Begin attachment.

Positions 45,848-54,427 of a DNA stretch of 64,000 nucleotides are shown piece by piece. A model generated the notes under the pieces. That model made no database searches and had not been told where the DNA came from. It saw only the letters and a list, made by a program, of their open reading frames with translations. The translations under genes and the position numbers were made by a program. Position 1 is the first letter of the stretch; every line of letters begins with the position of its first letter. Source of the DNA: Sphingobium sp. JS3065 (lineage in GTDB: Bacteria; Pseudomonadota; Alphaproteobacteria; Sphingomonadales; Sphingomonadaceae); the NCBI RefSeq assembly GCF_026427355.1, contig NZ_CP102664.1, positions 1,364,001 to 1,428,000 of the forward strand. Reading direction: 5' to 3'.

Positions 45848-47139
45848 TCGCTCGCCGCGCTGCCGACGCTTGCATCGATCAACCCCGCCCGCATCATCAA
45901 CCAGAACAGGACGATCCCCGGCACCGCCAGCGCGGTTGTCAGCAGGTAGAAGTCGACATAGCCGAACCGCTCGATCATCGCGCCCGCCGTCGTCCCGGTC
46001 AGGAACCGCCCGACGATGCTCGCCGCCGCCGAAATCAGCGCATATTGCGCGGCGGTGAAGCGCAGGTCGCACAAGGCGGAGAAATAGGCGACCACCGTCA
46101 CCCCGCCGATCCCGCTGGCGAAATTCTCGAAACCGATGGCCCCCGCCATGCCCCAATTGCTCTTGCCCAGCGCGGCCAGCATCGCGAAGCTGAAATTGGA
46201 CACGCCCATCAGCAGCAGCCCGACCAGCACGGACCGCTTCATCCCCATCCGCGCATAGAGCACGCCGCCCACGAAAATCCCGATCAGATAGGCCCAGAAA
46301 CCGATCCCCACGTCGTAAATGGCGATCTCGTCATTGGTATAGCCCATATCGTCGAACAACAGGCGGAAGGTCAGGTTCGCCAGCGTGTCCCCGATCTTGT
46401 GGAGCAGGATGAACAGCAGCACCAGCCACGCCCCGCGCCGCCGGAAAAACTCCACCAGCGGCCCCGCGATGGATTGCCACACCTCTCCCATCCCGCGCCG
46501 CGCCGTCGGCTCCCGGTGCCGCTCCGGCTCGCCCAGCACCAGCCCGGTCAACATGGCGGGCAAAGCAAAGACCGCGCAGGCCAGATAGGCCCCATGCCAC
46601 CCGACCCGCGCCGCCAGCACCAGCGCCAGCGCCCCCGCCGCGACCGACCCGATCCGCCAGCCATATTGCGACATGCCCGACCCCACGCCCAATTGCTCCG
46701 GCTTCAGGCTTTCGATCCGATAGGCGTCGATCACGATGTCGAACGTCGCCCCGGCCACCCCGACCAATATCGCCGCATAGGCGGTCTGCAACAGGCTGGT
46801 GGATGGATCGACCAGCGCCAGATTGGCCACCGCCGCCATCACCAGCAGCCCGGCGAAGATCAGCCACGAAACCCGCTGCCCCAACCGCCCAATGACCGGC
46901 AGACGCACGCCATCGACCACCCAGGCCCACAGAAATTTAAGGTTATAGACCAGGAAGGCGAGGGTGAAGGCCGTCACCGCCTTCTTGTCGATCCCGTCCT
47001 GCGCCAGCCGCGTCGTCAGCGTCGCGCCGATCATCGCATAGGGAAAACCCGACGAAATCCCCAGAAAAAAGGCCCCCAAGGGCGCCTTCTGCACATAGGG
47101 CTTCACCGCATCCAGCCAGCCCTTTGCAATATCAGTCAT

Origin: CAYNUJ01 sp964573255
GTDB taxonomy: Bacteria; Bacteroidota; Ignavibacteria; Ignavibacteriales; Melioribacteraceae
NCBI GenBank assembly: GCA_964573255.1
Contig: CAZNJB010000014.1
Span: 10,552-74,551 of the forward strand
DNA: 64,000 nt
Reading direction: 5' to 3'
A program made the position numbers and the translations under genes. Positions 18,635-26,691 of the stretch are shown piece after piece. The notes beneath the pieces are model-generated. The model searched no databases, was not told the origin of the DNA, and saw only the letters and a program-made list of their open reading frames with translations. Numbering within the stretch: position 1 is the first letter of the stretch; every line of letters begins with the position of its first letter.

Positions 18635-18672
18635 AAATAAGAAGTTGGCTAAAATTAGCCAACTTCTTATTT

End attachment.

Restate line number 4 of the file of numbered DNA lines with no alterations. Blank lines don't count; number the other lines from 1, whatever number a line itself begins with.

45901 CCAGAACAGGACGATCCCCGGCACCGCCAGCGCGGTTGTCAGCAGGTAGAAGTCGACATAGCCGAACCGCTCGATCATCGCGCCCGCCGTCGTCCCGGTC